A name that should be more prominent than what is, is that of Molyneux. Edward Molyneux is the Givenchy of the 1930’s. After training with Lucile (Lady Duff Gordon) in London, he opened in Paris in 1919. From that period right up until WWII his house was the epitome of elegance, sophistication and refinement. He dressed European Royalty, the aristocracy, actress’ such as Greta Garbo, Gertrude Lawrence, and the wife of Somerset Maugham, Syrie, who was one of the leading interior decorators of her day.
He himself was a living advertisement for the style that he created – an idle, slim, elegant style that was always on the edge of dissipation. Along with Vionnet he became a master at creating incredibly fluid bias cut evening dresses that are timeless in their appeal. He banned all superfluous decoration on clothes and invariably worked in black, blue, beige or blue. An avid art collector he assembled an extensive Impressionist collection, of Picassos, Monet and at least 17 Renoirs.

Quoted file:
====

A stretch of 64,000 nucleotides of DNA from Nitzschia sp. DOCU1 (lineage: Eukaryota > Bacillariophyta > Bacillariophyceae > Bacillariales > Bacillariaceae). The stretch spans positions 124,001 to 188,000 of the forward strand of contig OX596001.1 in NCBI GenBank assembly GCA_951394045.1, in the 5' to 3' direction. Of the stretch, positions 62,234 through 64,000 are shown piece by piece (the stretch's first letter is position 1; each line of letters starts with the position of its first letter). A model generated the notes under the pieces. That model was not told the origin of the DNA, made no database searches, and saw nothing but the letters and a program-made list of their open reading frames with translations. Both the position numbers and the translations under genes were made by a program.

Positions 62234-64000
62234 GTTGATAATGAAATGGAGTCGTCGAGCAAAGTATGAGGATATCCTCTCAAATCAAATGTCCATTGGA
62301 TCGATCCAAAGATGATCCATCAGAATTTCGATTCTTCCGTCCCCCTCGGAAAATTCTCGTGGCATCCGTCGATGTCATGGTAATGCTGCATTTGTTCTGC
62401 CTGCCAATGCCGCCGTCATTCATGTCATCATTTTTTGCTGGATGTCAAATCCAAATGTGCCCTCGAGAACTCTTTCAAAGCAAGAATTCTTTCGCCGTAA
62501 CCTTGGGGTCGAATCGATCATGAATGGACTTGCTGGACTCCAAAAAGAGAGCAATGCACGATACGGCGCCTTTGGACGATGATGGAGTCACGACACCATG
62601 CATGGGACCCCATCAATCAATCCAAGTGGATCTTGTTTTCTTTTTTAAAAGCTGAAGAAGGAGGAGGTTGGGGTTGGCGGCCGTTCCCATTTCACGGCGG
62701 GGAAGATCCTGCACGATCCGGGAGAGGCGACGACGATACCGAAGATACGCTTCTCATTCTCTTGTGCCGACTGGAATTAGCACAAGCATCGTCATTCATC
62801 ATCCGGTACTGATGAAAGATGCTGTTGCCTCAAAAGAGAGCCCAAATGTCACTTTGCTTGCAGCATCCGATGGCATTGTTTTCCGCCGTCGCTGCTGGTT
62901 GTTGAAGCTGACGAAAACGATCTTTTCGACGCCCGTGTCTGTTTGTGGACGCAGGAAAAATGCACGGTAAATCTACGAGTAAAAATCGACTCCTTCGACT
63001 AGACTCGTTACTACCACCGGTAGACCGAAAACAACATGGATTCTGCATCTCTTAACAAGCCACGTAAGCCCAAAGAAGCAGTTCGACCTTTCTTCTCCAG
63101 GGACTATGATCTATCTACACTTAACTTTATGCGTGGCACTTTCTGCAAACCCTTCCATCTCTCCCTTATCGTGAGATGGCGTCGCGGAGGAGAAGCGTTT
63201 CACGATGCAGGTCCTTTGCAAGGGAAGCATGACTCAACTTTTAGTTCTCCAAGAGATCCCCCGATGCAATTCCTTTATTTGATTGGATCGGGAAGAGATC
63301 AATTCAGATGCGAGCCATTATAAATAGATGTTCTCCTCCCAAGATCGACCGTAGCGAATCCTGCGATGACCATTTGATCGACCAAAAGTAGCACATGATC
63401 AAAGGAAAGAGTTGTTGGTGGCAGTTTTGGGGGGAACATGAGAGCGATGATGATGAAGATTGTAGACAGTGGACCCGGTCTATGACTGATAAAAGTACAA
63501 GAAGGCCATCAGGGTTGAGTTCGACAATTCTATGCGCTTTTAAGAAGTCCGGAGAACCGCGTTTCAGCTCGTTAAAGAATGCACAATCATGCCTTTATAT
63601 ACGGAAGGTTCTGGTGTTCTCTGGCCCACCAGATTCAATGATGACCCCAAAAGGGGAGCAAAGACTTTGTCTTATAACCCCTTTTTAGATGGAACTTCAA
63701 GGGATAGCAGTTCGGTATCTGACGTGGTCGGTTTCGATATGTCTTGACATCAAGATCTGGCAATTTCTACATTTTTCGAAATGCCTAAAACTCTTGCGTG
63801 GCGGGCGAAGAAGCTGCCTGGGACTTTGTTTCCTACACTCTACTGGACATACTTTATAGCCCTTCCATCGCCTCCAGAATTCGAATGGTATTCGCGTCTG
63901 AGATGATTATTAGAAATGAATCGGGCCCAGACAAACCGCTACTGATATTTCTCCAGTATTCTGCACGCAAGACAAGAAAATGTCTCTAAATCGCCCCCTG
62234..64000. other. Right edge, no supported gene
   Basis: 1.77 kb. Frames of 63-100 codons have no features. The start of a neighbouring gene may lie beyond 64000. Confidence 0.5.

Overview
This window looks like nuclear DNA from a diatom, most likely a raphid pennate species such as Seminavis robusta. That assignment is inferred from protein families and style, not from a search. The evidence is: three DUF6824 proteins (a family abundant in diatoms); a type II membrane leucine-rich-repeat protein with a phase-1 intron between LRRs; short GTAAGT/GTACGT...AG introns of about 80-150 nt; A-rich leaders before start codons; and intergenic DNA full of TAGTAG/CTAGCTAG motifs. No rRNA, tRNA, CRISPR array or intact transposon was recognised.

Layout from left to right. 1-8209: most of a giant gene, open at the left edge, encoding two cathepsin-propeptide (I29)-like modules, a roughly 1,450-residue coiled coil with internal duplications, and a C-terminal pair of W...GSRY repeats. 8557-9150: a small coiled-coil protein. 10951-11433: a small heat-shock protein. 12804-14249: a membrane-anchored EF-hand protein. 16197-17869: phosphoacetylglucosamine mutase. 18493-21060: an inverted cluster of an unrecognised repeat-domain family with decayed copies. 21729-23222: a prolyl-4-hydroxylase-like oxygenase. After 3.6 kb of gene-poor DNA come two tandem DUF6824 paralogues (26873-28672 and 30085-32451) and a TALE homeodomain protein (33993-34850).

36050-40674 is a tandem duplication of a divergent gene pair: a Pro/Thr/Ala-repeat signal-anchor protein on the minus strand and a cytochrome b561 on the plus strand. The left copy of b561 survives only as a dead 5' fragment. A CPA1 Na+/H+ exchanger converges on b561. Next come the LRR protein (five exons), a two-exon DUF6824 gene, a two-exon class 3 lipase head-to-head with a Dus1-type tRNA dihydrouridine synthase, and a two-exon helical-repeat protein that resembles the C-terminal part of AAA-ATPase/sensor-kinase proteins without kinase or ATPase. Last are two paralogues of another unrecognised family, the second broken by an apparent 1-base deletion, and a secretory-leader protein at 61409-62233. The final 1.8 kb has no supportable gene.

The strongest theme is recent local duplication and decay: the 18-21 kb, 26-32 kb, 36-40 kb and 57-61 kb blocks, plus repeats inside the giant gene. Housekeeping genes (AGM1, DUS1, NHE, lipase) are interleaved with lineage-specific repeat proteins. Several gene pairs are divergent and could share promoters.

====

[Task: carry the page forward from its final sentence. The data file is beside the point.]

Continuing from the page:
Pierre Balmain was one of Molyneux’s earlier apprentices who went on to write in his autobiography that Molyneux’s was “a temple of subdued elegance… where the world’s best women wore the inimitable two-pieces and tailored suits with pleated skirts, bearing the label of Molyneux”
Unfortunately he retired in 1950 leaving his fashion house in the hands of designer Jacques Griffe. Luckily he did return in 1964 to open Studio Molyneux which was high end prêt a porter collection, which continued right through until 1977. Quite a few of the designs during this period were used by Vogue patterns, where you could run up your own piece of Parisian chic, and the little dresses from this period are chic! Still wearable today extremely elegant and simple.